Estimated reading time: 4 minutes
House histories and more
Stinchcombe has 26 buildings and over 20 other structures with Historic England listings. The listed houses range from workers’ cottages to farmhouses to mansions. Also listed are St Cyr’s church, the former school, the one time post office, a converted barn and buildings that were used as a vicarage or parsonage. Listed structures include the war memorial, a drinking fountain, chest or altar tombs in the churchyard and items such as milestones and gate piers.
Not listed, no problem!
Not every building or structure of historic interest is listed. Stinchcombe History Society is interested in anything in the village that has a history someone is prepared to research. You don’t have to limit yourself to the built environment. For example, excellent articles have been contributed on Stinchcombe Hill Golf Club and on The Stragglers Field used for cricket and rugby.
Lots more to do
The first article was published in January 2021. Since then we have built up a good number of articles. It’s fair to say that momentum has slowed somewhat, but there are plenty of fascinating properties whose history has not yet been shared. Some are of great significance to the village and all have been important to certain families. Don’t be shy – it doesn’t have to be a long article and you don’t need to know everything.
You only need to ask if you would like help with your research or with putting an article together. Please contact the project co-ordinator Roger Batty (07765468756; firstname.lastname@example.org) in the first place.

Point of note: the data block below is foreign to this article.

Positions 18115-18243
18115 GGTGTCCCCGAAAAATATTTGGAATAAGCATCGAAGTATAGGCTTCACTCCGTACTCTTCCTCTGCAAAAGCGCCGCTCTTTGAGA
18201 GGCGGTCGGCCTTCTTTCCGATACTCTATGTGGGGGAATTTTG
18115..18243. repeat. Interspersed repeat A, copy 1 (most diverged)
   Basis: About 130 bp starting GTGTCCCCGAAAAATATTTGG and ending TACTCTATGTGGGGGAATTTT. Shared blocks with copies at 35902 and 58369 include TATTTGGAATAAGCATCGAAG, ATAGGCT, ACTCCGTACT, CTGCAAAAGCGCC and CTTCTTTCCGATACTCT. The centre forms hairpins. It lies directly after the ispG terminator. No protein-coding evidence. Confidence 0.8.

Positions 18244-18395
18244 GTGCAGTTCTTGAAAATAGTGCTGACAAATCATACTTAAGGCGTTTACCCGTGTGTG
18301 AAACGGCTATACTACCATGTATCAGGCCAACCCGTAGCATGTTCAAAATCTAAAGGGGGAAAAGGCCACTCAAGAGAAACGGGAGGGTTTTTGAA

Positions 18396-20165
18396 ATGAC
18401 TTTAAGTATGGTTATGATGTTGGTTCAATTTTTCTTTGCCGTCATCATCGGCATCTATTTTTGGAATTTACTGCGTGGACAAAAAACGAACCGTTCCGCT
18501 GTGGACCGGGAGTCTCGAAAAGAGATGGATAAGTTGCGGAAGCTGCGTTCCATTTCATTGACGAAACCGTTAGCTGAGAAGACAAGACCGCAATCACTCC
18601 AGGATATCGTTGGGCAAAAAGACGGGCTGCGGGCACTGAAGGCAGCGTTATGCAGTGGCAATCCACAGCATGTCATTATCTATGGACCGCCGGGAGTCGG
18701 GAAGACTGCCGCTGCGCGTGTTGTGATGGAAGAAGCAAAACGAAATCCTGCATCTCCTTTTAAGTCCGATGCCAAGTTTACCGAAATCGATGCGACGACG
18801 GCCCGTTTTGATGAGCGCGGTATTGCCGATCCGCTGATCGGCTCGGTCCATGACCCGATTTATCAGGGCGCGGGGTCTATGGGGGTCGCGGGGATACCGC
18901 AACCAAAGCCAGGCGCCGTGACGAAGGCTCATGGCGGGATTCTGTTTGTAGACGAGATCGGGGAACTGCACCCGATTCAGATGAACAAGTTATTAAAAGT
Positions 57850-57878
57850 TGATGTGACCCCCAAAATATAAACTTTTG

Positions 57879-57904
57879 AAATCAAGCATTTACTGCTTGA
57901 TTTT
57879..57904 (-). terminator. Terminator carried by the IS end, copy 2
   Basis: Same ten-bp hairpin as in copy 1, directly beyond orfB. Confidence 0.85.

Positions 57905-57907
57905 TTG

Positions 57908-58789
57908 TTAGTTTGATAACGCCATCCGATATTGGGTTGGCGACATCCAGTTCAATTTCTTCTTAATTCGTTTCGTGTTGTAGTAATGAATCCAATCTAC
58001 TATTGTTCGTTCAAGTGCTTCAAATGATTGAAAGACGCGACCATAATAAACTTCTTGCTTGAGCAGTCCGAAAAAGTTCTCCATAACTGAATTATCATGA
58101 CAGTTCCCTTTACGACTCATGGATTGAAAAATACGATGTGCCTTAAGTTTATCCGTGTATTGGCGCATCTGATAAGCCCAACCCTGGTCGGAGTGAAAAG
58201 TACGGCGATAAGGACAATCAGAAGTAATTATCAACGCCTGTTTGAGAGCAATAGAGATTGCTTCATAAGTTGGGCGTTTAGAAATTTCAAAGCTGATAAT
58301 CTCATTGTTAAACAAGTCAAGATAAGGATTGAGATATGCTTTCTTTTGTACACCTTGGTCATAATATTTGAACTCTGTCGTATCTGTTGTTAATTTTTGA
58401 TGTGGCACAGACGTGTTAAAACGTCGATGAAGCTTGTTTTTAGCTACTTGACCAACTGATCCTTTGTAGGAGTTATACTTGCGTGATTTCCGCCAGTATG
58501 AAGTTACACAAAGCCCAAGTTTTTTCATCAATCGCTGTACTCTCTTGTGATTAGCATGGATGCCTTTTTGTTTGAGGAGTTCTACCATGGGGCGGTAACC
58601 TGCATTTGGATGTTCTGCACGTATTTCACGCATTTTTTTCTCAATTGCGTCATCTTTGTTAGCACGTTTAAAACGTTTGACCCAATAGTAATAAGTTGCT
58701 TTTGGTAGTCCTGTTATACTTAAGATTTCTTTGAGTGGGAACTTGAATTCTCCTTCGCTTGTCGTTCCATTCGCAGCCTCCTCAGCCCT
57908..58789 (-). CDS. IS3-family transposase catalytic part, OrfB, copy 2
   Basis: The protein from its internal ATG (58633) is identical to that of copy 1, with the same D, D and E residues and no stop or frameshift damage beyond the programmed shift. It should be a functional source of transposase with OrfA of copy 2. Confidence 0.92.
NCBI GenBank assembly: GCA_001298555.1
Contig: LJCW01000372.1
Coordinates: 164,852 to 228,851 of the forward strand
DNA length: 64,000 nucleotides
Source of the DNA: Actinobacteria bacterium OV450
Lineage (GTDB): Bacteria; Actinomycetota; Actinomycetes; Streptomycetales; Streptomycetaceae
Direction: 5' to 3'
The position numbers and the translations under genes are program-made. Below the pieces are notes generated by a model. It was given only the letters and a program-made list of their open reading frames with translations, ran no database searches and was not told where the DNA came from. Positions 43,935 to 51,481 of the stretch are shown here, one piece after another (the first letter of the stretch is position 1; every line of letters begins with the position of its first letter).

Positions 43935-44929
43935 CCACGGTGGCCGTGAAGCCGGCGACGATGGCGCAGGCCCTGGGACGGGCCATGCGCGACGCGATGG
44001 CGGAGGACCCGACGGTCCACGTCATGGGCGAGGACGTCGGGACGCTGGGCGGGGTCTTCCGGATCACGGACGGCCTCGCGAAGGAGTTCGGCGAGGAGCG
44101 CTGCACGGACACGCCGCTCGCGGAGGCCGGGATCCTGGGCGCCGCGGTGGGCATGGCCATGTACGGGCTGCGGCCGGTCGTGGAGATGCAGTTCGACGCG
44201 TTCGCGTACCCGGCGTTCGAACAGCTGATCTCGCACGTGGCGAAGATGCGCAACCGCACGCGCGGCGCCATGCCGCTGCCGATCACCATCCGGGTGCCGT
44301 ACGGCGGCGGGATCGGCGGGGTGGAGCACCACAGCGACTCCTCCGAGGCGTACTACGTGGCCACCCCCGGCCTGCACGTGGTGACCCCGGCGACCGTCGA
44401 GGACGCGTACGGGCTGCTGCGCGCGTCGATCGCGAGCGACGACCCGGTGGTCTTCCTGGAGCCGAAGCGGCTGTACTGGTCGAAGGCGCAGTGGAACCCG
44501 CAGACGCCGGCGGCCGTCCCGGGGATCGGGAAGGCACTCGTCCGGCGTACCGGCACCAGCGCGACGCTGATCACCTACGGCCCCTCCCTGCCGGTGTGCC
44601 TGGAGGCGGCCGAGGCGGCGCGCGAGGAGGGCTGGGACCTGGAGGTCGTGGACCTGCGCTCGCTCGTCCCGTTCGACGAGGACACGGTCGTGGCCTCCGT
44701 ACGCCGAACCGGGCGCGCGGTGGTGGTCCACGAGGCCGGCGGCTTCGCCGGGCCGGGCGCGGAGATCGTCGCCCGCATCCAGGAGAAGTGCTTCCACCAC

Members of the core team are currently working on a history of the Yew Tree Inn. Alas, no longer even partly in Stinchcombe and no longer an inn! We are happy to say that a resident has contributed lots of relevant information from her late father’s research into their family history.
Ideas to get you started
Much of the charm of the articles lies in the different style and focus of each writer. For that reason we avoid being too prescriptive about the structure or content, however, the following bullet points may help to get you started:
- when the property was built
- how it’s changed over the years
- past residents or users and their occupation/role
- significant events
- how you’ve done your research
- what this property means to you
- photos old and current
Please use the comments facility at the end of each article if you have information to add. We would love to hear from you. It’s not only Stinchcombe residents that enjoy Our Virtual Village. There have been favourable comments from former residents and from people researching their Stinchcombe ancestors. Some have even been inspired to pay us a real world visit!
See also …
Have a look at the pages on Notable Families of Stinchcombe too. These are very much a work in progress. We really must start the daunting task of writing up all we know about the Prevosts.
There are also articles containing villagers’ reminiscences, including a couple from the late Richard Cheetham. This is another area we are expanding. It is so important to preserve the memories and stories of older villagers while we have the chance.